Closing Arguments Delivered to Jury in Stephen Jonas Trial

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Stephen-Jonas

Stephen Jonas

DES MOINES, Iowa – Thursday morning the jury heard closing arguments from the prosecution in the Stephen Jonas murder trial.

Jonas, 50, is charged with first degree murder in the death of 21-year-old Zachary Paulsen last August. Jonas is claiming self-defense in stabbing Paulsen 35 times before leaving him to die along the Greenbelt Trail in Clive, arguing Paulsen attacked him with a hammer first.

Thursday morning, the prosecution urged the jury to find Jonas guilty of first degree murder. Prosecutors asked the jury to reject Jonas’ testimony that the “mutual embrace” the two shared was not mutual at all, otherwise, today would be different.

“Is that really what happened? Is that really what happened? And that’s where the judge’s instruction – to use your common sense, use your life experience – that’s where you’ll decide what truly happened,” prosecutor Olu Salami said. “Otherwise, we wouldn’t be here today.”

Salami also said Paulsen’s text messages to Tracy Taylor, a friend, where he told her he needed to tell her what Jonas had tried to do to him, were “clues” to the truth that the “mutual embrace” Jonas refers to was not mutual at all.

“That’s Zach leaving clues for us,” he said. “We didn’t know it then, but he started to leave clues. That message to Ms. Taylor…she was unable to speak to him for several days later. But Zach told her what this man did, and said he kicked him off his property. That’s what Zach told her. You see, when certain events happen in life, we can’t wait to share them. Good or bad. Depending on who the individual is.”

Salami went on to say this is not about Jonas’ sexual preferences. It’s about “no meaning no.”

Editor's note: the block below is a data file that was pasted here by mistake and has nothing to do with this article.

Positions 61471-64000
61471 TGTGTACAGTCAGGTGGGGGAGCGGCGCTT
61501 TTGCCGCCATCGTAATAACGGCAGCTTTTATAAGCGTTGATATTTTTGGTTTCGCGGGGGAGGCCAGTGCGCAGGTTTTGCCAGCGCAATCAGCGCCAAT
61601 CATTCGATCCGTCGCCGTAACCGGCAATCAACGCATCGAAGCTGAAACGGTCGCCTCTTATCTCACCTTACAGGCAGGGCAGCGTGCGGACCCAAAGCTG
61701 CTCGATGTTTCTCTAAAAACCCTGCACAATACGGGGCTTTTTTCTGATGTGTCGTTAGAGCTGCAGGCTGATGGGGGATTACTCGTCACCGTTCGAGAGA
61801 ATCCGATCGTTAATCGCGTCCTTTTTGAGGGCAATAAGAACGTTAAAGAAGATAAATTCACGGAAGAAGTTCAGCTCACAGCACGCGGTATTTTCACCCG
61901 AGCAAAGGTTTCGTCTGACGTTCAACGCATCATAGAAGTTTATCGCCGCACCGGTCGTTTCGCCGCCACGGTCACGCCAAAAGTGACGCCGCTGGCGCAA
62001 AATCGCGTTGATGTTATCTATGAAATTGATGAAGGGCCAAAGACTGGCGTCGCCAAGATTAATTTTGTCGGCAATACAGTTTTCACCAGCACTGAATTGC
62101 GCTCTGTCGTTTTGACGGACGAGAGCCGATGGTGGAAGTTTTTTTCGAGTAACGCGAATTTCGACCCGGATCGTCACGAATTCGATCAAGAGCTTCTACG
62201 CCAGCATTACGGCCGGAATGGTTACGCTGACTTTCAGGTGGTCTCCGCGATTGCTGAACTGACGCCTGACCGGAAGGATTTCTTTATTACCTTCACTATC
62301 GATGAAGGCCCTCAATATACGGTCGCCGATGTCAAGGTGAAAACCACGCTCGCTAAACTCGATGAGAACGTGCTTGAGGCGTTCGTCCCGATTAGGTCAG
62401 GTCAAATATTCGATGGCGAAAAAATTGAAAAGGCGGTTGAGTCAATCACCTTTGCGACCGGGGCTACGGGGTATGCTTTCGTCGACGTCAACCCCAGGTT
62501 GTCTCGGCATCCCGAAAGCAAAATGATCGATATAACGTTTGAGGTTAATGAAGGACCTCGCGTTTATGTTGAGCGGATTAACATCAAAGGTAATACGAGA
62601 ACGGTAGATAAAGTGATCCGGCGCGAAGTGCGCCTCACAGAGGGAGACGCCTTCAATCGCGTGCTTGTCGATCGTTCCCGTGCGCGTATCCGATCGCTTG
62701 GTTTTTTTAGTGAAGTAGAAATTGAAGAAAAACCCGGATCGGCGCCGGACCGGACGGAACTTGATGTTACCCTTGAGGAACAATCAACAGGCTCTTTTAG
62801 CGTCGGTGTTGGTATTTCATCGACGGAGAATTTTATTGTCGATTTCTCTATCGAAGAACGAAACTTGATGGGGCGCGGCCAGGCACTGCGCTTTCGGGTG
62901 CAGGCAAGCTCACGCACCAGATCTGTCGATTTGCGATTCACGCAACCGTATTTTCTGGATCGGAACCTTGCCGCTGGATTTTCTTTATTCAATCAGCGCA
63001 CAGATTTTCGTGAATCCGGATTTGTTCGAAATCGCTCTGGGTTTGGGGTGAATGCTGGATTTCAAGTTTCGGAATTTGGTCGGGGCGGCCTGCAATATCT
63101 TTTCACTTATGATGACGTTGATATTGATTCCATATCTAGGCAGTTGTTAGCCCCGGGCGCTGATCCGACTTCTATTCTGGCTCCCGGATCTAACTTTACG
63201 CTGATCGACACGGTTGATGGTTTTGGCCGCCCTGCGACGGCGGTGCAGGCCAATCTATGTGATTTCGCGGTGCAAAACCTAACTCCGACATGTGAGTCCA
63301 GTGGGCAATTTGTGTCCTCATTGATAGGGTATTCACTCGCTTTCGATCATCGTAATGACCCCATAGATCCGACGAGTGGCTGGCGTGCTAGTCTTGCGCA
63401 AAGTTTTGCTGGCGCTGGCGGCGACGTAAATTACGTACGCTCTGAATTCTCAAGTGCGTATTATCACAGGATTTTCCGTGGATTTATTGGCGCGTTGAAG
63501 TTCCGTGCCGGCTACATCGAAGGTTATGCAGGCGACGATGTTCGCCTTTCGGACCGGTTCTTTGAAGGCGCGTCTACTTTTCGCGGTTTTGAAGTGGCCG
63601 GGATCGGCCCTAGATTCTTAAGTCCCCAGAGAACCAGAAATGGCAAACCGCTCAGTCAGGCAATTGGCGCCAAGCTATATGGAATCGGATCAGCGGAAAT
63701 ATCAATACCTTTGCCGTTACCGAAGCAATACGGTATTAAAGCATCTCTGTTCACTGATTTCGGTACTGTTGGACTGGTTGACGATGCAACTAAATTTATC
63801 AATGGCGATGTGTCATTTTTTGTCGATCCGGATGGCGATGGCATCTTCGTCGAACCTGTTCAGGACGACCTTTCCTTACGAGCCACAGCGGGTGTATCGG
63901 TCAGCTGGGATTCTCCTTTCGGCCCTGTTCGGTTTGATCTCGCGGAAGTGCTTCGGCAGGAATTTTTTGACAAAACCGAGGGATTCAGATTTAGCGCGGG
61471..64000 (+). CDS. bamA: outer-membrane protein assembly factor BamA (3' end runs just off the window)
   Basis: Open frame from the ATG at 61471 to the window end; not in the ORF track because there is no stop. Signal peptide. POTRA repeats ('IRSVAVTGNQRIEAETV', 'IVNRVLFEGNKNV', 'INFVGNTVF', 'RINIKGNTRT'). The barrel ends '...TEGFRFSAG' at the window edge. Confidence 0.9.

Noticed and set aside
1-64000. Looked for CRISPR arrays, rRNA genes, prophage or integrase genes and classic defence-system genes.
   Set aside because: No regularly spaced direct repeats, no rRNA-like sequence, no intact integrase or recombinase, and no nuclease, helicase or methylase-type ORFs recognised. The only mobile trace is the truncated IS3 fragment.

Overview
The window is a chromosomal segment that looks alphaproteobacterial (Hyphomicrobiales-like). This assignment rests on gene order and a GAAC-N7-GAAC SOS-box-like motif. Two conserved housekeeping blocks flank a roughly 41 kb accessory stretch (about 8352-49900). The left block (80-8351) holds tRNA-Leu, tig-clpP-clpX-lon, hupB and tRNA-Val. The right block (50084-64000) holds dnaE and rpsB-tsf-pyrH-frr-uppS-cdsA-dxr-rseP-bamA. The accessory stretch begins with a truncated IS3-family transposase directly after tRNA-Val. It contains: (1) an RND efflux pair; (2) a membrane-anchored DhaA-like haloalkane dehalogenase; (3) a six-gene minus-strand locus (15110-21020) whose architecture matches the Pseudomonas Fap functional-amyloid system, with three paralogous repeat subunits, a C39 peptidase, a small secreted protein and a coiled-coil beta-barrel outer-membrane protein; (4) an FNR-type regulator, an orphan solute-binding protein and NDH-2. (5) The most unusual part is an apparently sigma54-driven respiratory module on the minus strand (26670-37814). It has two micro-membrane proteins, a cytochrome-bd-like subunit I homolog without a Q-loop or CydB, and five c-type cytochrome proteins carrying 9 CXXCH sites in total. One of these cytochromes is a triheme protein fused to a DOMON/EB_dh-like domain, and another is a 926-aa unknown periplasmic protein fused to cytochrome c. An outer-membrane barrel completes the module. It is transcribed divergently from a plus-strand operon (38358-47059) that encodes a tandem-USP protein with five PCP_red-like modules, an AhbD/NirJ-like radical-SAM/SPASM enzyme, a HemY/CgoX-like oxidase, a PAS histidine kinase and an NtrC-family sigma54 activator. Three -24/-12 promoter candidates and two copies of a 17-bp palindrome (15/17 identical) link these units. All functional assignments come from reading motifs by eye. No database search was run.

“No should mean no,” he said. “Whether it’s a man to a man, man to a woman, a woman to a woman. No means no. But (Jonas) would not take no for an answer. He will not take no.”

In the defense’s closing argument, attorney Tomas Rodriguez asked the jury to only focus on the events that occurred the night of Paulsen and Jonas’ struggle.

“The prosecution wants you to think, ‘It might have happened this way, or consider this.’ Ignore that,” he said. “But only consider this: That’s not how the state proves its case. The reason they do that is because they’re stretching.”

The defense also suggested Paulsen was looking for a fight, per witness testimony from Paulsen’s friend, Tracy Taylor, who told jurors last week Paulsen had told her if Jonas made another pass at him, he’d “kick his ass.”

A major suggestion the defense made to the jury in its closing argument was that Paulsen was the one who chose the location the two walked to when they left for their walk the night of their struggle.

“And he takes him to the darkest portion of that part of the compound,” he said. “Why does he do that? It becomes clear to Steve, to us, to you, when he comes over there and says, ‘Hey what’s going on,’ then bam! Out of the dark, without giving (Jonas) an opportunity to do anything…the hammer hits him in the chin with such force that it knocks him to the ground. What was Zachary doing? Coming after him with the hammer still in hand. At that point, that is where you ask the question, ‘Did he have the opportunity to avoid – could he have escaped at that point?'”

The jury began deliberation around 2 p.m. A verdict could be reached tomorrow morning.

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